"The future is likely to be less about entertainment and more about brainfood," said independent fashion publisher Elise By Olsen, who is the founder and editor-in-chief of Wallet magazine.
Traditional publishing and distribution models are changing too, and editors need to adapt fast to find new business models and decrease their reliance on revenue from print ads.
“It’s going to be extremely important to reassess and restructure the way that we operate,” By Olsen said.
For years, designers sat atop the industry’s creative hierarchy, but they’ve also endured increasingly punishing schedules. The pandemic has forced a rethink of both.
Over the last few months, fashion designers have banded together to challenge the status quo and demand industry-wide change with high-profile initiatives emerging to restructure the traditional fashion calendar.
It's a time to think about where we want to position ourselves and ask questions about what we believe in.
These changes are particularly crucial for independent designers, many of whom were expected to produce spectacular fashion shows multiple times a year despite small teams and even smaller budgets.
Tight budgets and ongoing conversations about the industry’s environmental impact are likely to prevent a wholesale reversion to old ways as the pandemic crisis subsides. Instead, designers will need to think of new and creative ways of presenting their collections in the coming years. It’s a challenge many have embraced.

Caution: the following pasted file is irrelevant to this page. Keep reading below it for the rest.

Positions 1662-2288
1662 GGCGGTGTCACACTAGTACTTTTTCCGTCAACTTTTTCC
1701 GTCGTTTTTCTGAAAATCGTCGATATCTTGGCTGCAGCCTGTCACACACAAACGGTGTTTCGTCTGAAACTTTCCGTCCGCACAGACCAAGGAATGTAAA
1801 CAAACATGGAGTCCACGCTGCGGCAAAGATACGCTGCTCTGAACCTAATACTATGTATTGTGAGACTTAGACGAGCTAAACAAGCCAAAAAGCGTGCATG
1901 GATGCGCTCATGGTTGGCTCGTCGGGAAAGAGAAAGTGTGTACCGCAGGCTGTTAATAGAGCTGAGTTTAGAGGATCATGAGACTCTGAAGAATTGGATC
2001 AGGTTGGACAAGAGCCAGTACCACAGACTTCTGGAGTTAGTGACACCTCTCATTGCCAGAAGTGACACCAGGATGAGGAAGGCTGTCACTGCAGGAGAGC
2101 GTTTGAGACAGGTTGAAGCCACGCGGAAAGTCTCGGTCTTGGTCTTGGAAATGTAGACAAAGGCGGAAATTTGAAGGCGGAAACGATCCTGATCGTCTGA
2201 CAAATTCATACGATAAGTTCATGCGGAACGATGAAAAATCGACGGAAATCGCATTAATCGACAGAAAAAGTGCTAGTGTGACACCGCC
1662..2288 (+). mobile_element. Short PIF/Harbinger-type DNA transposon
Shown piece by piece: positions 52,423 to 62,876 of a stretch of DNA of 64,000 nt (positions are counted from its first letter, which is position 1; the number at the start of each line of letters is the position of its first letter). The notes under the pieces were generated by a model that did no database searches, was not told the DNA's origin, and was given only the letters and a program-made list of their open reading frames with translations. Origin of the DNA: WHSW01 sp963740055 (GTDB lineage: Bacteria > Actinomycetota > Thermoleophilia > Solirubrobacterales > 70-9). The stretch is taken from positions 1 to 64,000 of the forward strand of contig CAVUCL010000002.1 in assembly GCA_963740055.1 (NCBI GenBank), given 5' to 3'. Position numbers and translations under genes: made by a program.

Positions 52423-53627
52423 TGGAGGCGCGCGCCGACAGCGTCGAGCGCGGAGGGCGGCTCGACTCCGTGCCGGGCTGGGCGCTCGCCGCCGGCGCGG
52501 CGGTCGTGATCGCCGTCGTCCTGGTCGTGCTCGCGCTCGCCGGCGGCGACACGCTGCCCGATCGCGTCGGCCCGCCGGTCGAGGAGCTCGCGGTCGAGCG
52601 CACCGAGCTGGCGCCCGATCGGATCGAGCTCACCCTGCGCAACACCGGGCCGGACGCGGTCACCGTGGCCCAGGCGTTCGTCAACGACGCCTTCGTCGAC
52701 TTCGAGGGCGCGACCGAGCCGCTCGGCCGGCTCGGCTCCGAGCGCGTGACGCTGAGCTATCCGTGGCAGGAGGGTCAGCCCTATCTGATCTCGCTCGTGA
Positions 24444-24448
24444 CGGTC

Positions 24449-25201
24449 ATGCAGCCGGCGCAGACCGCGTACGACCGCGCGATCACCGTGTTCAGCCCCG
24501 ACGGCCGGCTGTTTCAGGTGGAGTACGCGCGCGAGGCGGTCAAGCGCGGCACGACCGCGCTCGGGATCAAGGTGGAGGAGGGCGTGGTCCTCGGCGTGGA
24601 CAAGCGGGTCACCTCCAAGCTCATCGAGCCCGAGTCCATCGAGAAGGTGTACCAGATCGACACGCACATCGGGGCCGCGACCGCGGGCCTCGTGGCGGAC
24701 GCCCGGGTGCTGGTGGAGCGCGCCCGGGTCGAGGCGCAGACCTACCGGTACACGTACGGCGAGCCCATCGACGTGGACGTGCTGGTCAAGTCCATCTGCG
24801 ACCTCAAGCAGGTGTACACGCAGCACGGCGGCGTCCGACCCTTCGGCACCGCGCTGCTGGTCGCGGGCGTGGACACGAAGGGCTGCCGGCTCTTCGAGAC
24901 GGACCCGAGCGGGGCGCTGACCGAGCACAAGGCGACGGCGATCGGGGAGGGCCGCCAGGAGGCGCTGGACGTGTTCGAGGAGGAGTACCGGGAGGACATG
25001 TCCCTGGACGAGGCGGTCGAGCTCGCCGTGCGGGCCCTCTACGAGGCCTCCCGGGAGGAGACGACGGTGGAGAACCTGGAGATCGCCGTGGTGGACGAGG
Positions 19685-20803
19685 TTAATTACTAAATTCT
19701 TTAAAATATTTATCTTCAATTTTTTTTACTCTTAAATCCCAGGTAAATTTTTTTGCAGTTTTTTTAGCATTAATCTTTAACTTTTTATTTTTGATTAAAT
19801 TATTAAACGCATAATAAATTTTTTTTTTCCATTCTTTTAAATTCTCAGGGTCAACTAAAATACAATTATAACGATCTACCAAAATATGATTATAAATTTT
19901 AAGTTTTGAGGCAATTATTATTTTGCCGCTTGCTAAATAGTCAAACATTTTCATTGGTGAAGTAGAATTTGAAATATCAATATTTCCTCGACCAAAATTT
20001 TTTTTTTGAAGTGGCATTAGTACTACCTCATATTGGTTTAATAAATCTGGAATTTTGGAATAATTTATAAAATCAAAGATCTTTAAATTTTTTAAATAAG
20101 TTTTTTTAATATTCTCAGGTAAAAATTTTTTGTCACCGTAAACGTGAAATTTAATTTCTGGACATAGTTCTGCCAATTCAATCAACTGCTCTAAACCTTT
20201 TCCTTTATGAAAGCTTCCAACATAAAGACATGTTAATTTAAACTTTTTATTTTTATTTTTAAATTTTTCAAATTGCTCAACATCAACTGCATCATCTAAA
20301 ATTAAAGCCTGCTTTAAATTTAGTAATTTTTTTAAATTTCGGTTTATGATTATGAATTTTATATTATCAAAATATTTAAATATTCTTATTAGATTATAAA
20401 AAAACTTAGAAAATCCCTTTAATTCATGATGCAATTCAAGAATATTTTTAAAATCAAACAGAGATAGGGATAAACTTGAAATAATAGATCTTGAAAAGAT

“This time has given me the option to choose the right path [that makes sense for me],” said Saunders.
Changing expectations of workplace culture are also likely to lead to more emphasis on the teams involved in the creative process, and less focus on a single star designer. As an example, both Gucci and Burberry featured their production teams in their latest lookbooks.
“It’ll be less about one person who sits on this pedestal and controls everything, and more about the people who make it happen,” said designer Peter Do.
In normal times, store buyers travel from fashion shows to showrooms to shop the season’s latest collections, but the impact from months of lockdown are likely to be long lasting.
Virtual showrooms and 3D sampling may not replace the in-person experience entirely, but the technical innovations that have emerged from the pandemic will nonetheless shape the future of the job role.
"We've learnt how to do our job and collaborate virtually," said Browns Buying Director Ida Petersson.
Talent scouting is another large part of a buyers’ job that will continue to evolve. While tapping new designers was mostly done through in-person networking pre-pandemic, social media has become an increasingly integral resource for store buyers to discover emerging designers online. “We felt very strongly that we still wanted to stand for discovering, supporting and nurturing new talent,” said Petersson. “We just had to learn how to do it differently this time round.”
This digital alternative to talent spotting will likely become more routine for buyers as stores seek to expand their roster of global talent. And high resolution video conferencing apps like Zoom and BlueJeans paired with improved delivery services will only continue to streamline the remote sampling process.
“We might still be some time away from virtual services totally taking over,” said Petersson. “But disregarding the virtual world won’t be an option going forward.”